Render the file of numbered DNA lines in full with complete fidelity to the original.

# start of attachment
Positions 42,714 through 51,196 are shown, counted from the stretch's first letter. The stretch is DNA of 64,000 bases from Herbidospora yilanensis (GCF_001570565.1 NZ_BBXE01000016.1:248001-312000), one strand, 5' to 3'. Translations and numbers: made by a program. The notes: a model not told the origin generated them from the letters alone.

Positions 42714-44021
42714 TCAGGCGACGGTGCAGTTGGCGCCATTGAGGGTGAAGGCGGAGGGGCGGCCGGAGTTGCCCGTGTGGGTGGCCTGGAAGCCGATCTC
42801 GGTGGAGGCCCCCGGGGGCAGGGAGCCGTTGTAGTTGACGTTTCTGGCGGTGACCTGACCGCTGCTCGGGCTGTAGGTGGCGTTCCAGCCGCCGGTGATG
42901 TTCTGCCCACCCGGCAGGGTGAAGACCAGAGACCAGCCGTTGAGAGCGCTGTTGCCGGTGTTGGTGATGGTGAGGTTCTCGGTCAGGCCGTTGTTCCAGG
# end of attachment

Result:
Positions 42,714 through 51,196 are shown, counted from the stretch's first letter. The stretch is DNA of 64,000 bases from Herbidospora yilanensis (GCF_001570565.1 NZ_BBXE01000016.1:248001-312000), one strand, 5' to 3'. Translations and numbers: made by a program. The notes: a model not told the origin generated them from the letters alone.

Positions 42714-44021
42714 TCAGGCGACGGTGCAGTTGGCGCCATTGAGGGTGAAGGCGGAGGGGCGGCCGGAGTTGCCCGTGTGGGTGGCCTGGAAGCCGATCTC
42801 GGTGGAGGCCCCCGGGGGCAGGGAGCCGTTGTAGTTGACGTTTCTGGCGGTGACCTGACCGCTGCTCGGGCTGTAGGTGGCGTTCCAGCCGCCGGTGATG
42901 TTCTGCCCACCCGGCAGGGTGAAGACCAGAGACCAGCCGTTGAGAGCGCTGTTGCCGGTGTTGGTGATGGTGAGGTTCTCGGTCAGGCCGTTGTTCCAGG